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Sustainability Event Scanned the Horizon on Future of European Poultry

11 September 2014

UK – The Poultry Science Symposium on the Sustainability of the industry in Europe closed its third and final day with a session on the environmental aspects and finally, a review and discussion session. Jackie Linden reports from the meeting in the city of Chester.

In the session on Environmental Sustainability, Adrian Williams of Cranfield University in the UK spoke on how to reduce the environmental impact of poultry production.

After reviewing the research into the effects of different broiler and egg production systems on various measures – Cumulative Energy Demand, Global Warming Potential, Acidification Potential, Eutrophication Potential – using Life Cycle Analysis, he concluded that a series of small incremental changes can add up to a significant result.

The installation of heat exchangers would bring obvious benefits, he said, while litter burning also has potential.

Commenting on the challenges of meeting all of the sustainability goals simultaneously, he said we should not choose production systems driven by welfare if they are detrimental to the environment.

The final presentation was given by David Speller of the Applied Group, based in Chesterfield, Derbyshire.

He explained that he came into poultry farming 10 years ago and told of his experiences in upgrading his first old broiler farm and how he has developed the site and business so they are now economically and environmentally sustainable.

Among the more significant changes he has made in this regard were to replace the old buildings with new ones with modern technology and a high degree of automation, including the heating and ventilation. The capacity of the site has also been increased to make it a viable business and Applied Group is now also involved in running other broiler farms.

Adding that intensive agriculture is not everyone’s ideal for environmental sustainability, it will be essential somewhere if the human population wants to eat animal protein in the form of chicken and eggs, Mr Speller said.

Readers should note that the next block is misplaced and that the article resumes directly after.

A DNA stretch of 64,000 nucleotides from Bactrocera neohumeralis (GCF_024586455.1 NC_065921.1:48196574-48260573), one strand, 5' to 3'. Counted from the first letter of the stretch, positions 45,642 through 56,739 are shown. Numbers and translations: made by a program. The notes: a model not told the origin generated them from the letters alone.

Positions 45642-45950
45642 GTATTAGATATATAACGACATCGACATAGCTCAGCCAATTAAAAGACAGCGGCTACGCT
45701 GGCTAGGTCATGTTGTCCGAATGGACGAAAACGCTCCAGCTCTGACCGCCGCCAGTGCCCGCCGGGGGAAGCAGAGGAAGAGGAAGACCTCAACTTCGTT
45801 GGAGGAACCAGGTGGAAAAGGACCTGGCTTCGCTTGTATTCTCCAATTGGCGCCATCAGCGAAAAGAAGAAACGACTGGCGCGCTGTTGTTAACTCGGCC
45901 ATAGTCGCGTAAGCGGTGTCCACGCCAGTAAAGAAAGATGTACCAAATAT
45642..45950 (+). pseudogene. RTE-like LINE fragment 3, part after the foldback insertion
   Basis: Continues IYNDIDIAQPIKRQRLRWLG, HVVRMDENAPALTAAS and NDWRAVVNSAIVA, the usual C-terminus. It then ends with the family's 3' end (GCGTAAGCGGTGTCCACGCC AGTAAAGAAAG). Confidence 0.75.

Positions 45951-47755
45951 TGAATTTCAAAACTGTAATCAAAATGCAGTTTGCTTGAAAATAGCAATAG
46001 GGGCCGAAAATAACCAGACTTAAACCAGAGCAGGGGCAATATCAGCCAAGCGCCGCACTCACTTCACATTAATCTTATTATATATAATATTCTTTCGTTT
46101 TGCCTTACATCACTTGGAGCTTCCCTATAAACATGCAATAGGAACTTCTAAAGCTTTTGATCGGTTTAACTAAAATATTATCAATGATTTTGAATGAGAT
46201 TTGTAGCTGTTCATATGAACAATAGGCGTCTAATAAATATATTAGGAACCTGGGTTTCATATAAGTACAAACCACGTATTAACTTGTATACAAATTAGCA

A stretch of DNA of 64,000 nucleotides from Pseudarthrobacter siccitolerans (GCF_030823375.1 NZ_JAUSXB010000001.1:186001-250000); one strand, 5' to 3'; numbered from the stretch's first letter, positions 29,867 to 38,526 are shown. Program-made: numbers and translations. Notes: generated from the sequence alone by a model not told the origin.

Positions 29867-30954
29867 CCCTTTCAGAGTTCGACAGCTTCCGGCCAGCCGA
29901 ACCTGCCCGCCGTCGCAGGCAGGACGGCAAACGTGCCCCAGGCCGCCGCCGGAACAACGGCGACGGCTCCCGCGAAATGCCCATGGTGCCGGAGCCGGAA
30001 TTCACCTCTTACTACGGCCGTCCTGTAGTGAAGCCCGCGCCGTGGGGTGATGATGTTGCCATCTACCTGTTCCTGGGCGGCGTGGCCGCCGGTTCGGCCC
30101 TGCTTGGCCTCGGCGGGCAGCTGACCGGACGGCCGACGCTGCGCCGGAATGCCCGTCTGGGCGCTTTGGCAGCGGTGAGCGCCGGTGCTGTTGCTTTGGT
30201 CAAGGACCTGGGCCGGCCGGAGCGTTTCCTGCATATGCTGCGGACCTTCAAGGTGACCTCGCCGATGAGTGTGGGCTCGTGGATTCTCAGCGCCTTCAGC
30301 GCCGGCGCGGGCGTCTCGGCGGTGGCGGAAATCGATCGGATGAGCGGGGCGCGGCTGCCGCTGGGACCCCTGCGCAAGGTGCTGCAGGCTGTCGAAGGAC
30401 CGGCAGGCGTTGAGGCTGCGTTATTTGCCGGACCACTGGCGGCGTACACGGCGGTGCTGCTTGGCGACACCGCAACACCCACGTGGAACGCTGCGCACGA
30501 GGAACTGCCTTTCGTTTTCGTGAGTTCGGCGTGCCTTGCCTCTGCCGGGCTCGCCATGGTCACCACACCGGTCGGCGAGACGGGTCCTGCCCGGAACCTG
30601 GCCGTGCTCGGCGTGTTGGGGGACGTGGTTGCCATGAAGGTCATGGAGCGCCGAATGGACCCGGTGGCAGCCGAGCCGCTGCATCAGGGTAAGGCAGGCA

The Symposium closed with a session on horizon scanning by poultry consultant, Dr Colin Fisher.

He reminded the audience of the keynote speech at the World Poultry Conference in 2008 given by John Hodges, who said that the then-current trajectory for global food production was not a sustainable one and that the future targets could not be met simply by using new technology.

Since that event, the World’s Poultry Science Association has set up a group focusing on family poultry production.

Dr Fisher concluded by saying that a previous speaker, Steve Ellis of 2 Sisters Food Group, had identified one of the greatest challenges facing the poultry sector today – namely, that the consumer is deeply price-conscious.

This means that any attempt by the European industry to recover its investment in more environmentally or ethically sustainable production is likely to be met by reduced purchases of their products. Consumers are likely to respond by choosing alternative products or sources of their meat, making the local industry less sustainable economically.

The Symposium closed with a lively discussion session on the actions the different sectors of the poultry industry can make in order to improve one or more of those three vital elements of sustainability – ethics, environment and economics.

Further Reading

Go to our previous report on this symposium by clicking here.

Jackie Linden

Jackie Linden

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